United’s selection of Boeing to supply 737 aircraft to replace a portion of its narrowbody fleet is by no means shocking, and was expected given the deep and long-standing ties Continental management has with the US airframer. Post-merger, United’s top management is dominated by former Continental executives that laud Boeing products while giving polite lip service to the Airbus aircraft they inherited as part of the tie-up.
United’s decision to order 100 737 MAX 9s is an obvious boost to Boeing’s re-engined 737 MAX programme while its decision to also order 50 additional 737-900ERs expands the footprint of the 737-900ER, which started off as a slow seller but has gained traction during the last couple of years - most recently through a 100 aircraft order in 2011 from United’s rival Delta. While United’s endorsement for the MAX timing capped off a successful week for Boeing at the 2012 Farnborough Air Show, the reality is the deal is nothing more than a business decision to replace aging assets with new technology and to improve operational efficiency.
Prior to the merger of United and Continental, legacy United had an ongoing campaign for narrowbody replacement after it split a widebody jet order between rivals Airbus and Boeing, ordering 50 Boeing 787s and 25 Airbus A350s. Boeing gained an advantage as Continental management settled into the top jobs of the merged carrier. Prior to merging with United, Continental was an all-Boeing carrier that exhibited little desire to give consideration to Airbus.
Unveiling the anticipated order on 12-Jul-2012 United CEO Jeff Smisek remarked the carrier spent nearly a year engaging in extensive discussions with airframers and engine manufacturers, but management’s penchant for Boeing aircraft was a clear driver in the campaign. Responding to a question of about United moving to an all-Boeing fleet, Mr Smisek only stated the Airbus narrowbodies are represented in the United fleet, and commented that the carrier would operate those aircraft “for a while”.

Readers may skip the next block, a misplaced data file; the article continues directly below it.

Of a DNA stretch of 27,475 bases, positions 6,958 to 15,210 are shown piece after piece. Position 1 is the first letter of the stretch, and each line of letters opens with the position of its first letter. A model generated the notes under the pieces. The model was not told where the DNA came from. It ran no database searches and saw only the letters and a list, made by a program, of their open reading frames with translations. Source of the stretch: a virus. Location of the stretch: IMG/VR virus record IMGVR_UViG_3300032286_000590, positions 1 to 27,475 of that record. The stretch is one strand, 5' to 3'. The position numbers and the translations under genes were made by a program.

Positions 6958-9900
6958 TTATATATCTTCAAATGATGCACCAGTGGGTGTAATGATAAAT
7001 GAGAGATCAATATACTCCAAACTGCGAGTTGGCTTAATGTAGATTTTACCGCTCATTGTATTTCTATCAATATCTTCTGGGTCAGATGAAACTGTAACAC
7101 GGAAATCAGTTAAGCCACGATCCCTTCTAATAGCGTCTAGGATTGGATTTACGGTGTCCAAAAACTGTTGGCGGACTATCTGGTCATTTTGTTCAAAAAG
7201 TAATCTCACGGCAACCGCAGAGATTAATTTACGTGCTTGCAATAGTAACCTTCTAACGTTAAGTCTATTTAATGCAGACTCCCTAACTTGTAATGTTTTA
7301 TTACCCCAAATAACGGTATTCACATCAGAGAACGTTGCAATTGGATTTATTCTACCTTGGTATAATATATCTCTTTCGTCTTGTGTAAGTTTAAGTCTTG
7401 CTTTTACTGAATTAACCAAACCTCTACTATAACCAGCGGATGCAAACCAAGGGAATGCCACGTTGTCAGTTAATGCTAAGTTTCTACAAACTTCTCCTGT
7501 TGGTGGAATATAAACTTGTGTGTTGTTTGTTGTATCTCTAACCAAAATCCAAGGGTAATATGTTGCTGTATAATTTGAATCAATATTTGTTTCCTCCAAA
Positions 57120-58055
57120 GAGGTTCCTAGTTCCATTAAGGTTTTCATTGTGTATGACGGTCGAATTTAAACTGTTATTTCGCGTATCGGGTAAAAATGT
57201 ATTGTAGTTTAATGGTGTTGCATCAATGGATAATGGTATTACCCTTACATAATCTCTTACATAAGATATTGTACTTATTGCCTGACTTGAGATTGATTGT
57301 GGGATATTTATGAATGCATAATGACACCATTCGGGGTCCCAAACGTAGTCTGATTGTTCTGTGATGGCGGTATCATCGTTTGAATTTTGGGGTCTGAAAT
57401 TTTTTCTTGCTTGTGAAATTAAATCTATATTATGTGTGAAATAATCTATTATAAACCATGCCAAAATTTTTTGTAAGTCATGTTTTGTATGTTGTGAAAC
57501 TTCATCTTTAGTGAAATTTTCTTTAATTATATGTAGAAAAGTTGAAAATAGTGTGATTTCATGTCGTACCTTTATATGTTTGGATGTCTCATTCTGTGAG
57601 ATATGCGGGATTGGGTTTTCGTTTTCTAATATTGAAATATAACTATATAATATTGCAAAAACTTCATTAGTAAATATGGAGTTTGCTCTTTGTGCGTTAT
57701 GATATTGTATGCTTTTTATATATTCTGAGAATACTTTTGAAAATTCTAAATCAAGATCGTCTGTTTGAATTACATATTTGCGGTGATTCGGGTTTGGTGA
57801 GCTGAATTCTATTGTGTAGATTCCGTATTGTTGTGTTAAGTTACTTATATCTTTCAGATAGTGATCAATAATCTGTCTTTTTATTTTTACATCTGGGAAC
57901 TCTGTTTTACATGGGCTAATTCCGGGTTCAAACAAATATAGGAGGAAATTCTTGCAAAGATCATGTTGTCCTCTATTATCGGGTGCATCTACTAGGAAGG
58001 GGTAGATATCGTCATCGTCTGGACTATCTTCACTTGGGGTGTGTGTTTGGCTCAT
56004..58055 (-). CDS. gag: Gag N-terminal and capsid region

Mainline operating fleet at United: as of 31-Dec-2011
United has opted to expand its existing fleet of 30-plus 737-900ERs by 50 aircraft with deliveries of the latest batch of aircraft beginning in late 2013. The -900ERs included in the latest order are pegged for replacement of Boeing 757-200s United now operates on US domestic routes. As of 31-Dec-2011 United operated 134 757-200s with an average age of 18 years.
Continental was the North American launch customer for the 737-900ER in 2008 and since that time Alaska Airlines and Delta have joined the operator ranks for the aircraft. United’s decision to use the aircraft as a 757 replacement follows Delta’s choice in 2011 of the 737-900ER to replace older 757s, 767s and Airbus A320s in its fleet.
The moves by Continental and Delta to the 737-900ER for 757 replacement lend credence to Boeing’s calculus that the -900ER would be positioned for the 757 replacement market. The airframer has long-argued the -900ER is better suited for replacement of the out-of-production 757 than the A321, which according to Boeing’s calculations has a range deficiency that weakens its case for 757 replacement.
Comparison of seating capacity and range of the 737-900ER and Airbus A321: 2006
But the 737-900ER is not an exact replacement for the 757-200. The 3,235nm range of the -900ER is slightly less than the 3,900nm offered by the 757-200, and the maximum seating configuration for the -900ER is approximately 215 versus 228 for the 757-200. For United’s domestic missions the differences should not be an issue as a transcontinental flight from New York JFK to Los Angeles is 2,150nm.
Even as Boeing was likely the favoured winner in United’s narrowbody campaign, the carrier’s decision does raise questions about the viability of the A321/A321neo as a 757 replacement.